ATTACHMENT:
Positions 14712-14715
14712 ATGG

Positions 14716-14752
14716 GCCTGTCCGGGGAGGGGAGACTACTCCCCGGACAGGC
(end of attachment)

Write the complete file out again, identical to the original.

Positions 14712-14715
14712 ATGG

Positions 14716-14752
14716 GCCTGTCCGGGGAGGGGAGACTACTCCCCGGACAGGC